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Re: Ratio of Saurischians/Ornithischians
On Tue, 20 Jun 1995, Paul Willis wrote:
> I'm not sure that the ratio of members of one clade verses the numbers of
> another clade have any significance. I can't see that there could be any
> useful result from asking why there are so many species of bird compared to
> the number of crocodiles in the world. Their differential success is
> independant of their relationship to the other group. Similarly, why would
> there be a relationship between the number of saurischians to
> ornithischians? Have I missed some subtle point here?
The saurischian/ornithischian question came to mind while I was debating
whether to teach this distinction to the kindergarteners at my school. It
was to be part of a sorting exercise, where they were to take a set of
dinosaurs from the Carnegie models and sort them as "lizard-hipped" or
"bird-hipped." There seemed to be a predominance of saurischians,
especially in the Jurassic. The natural curiosity of children leads to
the question "Why?" For example, did plant-eating ornithischians adapt to
the food of flowering plants better than most saurischians, which might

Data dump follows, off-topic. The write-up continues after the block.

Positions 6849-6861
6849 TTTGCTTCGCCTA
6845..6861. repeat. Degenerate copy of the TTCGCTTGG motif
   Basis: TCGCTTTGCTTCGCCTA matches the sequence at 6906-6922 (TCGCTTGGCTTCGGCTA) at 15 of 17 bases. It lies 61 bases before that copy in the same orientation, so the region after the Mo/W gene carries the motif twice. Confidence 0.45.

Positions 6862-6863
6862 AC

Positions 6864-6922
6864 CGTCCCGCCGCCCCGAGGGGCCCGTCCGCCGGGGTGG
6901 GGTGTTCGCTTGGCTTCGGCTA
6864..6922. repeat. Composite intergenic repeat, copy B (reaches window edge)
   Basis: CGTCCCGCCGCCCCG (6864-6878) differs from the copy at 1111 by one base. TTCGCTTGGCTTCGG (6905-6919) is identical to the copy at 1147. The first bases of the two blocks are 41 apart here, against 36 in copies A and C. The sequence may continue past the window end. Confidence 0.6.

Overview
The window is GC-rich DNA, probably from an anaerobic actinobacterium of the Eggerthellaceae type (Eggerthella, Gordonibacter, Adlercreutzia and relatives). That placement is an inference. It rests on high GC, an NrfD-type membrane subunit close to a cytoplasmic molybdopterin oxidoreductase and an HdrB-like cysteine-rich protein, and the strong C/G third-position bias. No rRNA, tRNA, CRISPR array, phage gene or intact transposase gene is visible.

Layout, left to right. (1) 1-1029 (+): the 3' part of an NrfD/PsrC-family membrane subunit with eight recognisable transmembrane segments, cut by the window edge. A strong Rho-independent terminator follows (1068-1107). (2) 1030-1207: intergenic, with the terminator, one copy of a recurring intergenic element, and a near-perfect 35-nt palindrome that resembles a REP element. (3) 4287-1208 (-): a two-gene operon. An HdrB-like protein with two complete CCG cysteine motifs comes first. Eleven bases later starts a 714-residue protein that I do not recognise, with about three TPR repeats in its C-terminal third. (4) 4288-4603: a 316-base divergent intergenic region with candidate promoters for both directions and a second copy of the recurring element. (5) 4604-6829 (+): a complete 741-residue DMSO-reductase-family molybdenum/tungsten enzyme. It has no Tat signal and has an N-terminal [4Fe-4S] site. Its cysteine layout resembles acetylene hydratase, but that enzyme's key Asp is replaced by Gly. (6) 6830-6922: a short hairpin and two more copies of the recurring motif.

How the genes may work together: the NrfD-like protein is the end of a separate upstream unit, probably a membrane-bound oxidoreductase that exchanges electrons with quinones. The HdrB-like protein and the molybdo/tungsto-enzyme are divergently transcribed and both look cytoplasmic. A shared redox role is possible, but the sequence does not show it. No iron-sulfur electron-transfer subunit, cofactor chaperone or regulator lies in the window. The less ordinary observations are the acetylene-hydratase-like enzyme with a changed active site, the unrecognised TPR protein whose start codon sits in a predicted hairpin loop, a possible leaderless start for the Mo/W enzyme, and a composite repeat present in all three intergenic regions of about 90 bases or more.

account for the seeming rise of ornithischians in the Cretaceous? (And I
admit -- I'm a "big" kid myself -- and I want to know why.)
Of course, part of the explanation might be that the selection in the
Carnegie series slants the statistics in one direction over the other.
While on the subject of lizard and bird hips -- Any suggestions for how
to explain to primary level kids that birds evolved from lizard-hipped
dinosaurs and NOT bird-hipped? Do I tell them that "bird-hipped" was an
unfortunate choice of words based on superficial similarities (re-phrased
of course in terms and metaphors that they can understand)?
Finally, demographics of a population is just... interesting. Even if
there is no real reason that saurischians outnumber ornithischians (or
vice versa), the information would be... interesting. Whether the
information would be useful in any way is debatable.